14 The Word became flesh and made his dwelling among us. We have seen his glory, the glory of the One and Only, who came from the Father, full of grace and truth.

Tonight when I go to bed in the safety and security of my home surrounded by my family, I am going to say a prayer for James who points people to Jesus by how he lives his life.


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A Heavy Dose of Reality

Last week I was sitting in a Finance Committee meeting when the meeting to a hard right turn toward reality. We had spent the better part of an hour going over a less than encouraging financial report. Over the past two month our church spent more than we took in and we were prayerfully seeking ways to deal with this downturn in our financial position.

One lesson I have learned over the past thirty years of being a pastor is the simple truth large and churches alike struggle financially from time to time. I also must confess when the struggles descend they capture an undue portion of my thoughts and attention. When I was a “solo” pastor I was worried about putting food on my family’s table. Now as a member of a large ministry team I am worried about many families who depend upon the financial stability and strength of the church. Too often I resort to worry instead of prayer.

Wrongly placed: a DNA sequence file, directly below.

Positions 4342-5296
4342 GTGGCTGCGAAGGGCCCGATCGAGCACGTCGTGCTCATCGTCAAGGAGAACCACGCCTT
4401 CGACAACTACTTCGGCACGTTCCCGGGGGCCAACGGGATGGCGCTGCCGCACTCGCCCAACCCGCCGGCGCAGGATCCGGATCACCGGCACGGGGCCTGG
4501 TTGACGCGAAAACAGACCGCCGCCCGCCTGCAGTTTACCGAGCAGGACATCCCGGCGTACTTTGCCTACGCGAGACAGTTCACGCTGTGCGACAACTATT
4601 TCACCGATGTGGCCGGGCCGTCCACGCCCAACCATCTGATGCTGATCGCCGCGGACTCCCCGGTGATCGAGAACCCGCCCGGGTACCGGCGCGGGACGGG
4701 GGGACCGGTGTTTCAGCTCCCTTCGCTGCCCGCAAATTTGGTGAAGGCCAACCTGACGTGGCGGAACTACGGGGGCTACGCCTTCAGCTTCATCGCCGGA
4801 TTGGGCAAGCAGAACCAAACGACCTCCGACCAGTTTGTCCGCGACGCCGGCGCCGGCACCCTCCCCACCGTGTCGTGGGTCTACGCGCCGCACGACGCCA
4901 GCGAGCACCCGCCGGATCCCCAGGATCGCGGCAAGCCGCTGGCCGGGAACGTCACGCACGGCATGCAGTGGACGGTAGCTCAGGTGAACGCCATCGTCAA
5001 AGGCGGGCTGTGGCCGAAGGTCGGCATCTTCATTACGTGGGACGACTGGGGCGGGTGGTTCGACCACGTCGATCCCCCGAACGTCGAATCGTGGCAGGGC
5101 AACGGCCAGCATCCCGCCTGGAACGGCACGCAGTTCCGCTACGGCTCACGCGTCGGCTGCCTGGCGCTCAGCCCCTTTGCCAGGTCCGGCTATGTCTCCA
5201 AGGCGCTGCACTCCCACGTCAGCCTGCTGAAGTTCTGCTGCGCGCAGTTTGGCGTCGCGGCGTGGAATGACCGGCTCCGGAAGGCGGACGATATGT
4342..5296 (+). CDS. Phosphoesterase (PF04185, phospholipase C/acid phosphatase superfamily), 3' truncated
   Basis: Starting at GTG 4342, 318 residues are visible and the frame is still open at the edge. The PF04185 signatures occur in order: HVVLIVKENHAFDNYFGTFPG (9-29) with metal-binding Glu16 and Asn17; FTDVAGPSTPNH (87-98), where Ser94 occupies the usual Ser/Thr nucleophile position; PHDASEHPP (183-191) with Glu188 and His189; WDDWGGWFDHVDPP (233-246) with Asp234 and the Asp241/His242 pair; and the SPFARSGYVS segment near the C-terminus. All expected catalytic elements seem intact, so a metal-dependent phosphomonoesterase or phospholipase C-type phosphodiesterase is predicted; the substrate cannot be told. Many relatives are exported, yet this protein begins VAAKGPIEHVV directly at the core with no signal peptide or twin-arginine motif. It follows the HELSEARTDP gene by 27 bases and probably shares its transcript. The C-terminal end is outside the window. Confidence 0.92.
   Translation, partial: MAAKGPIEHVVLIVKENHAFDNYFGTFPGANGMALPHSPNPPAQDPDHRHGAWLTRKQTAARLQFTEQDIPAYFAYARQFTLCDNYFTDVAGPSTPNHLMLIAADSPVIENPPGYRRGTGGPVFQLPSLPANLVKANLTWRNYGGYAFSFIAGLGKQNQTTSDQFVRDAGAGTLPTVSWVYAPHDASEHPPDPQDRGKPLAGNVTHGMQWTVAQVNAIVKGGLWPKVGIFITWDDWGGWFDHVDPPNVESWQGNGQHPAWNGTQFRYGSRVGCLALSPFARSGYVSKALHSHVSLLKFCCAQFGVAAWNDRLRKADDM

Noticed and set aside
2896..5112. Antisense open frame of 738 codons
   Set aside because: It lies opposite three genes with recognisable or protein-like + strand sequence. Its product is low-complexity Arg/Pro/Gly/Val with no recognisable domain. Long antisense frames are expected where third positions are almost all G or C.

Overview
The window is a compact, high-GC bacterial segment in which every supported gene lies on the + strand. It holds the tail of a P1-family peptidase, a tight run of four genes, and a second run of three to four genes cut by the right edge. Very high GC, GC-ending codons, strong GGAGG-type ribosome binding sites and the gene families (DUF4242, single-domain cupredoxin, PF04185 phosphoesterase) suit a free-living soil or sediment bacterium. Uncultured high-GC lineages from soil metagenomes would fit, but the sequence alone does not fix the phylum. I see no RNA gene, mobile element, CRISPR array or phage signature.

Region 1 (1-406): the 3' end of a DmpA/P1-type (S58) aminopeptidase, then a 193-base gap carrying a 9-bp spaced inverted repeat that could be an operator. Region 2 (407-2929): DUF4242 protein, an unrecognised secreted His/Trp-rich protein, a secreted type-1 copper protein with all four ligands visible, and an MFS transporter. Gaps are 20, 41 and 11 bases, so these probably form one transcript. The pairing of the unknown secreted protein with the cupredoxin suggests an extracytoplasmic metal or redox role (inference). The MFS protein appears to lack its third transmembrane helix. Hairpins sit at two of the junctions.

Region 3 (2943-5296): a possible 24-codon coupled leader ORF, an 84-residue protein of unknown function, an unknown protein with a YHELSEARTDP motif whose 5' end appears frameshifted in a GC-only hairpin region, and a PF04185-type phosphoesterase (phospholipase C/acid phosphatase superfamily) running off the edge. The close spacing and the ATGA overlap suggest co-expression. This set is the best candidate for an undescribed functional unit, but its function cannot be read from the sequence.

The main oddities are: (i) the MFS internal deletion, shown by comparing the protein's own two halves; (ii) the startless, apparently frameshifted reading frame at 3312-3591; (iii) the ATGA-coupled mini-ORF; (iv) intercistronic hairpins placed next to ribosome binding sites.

As we closed the meeting the chairman called on one of the members to pray which is standard operating procedures for most church meetings, but before the prayer was offered another member of the committee spoke up. You could  tell from his voice that their was an urgency in his request.

Now with the committee’s full attention, the member recounted that one of his closest friends and co-workers desperately needed the prayers of God’s people. This co-worker lives and works in Juarez. Early that week gunmen had stormed into his home and had the family lying face down on the floor. Then the gunmen grabbed the co-worker’s teen-age son from the family circle and whisked him away to their horror. Sadly within days the family heard the grim news of his death. As this news spread around the conference room it was obviously that we had been confronted with a grim dose of reality.

Living in this valley we are often confronted with the fact that we cannot allow ourselves to get blinded by the trivial and the mundane aspects of life. We must keep the “big picture” in front of us. We must remember that we are in a life and death struggle against the forces of darkness lurking all around us.

We closed the meeting praying for the victim’s family and for the end of violence in our valley, and I went home reminded how incredibly important it is for our church to be the “light and the salt” of the earth.

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Casas por Cristo por Chickens: Life in the Most Dangerous City in the World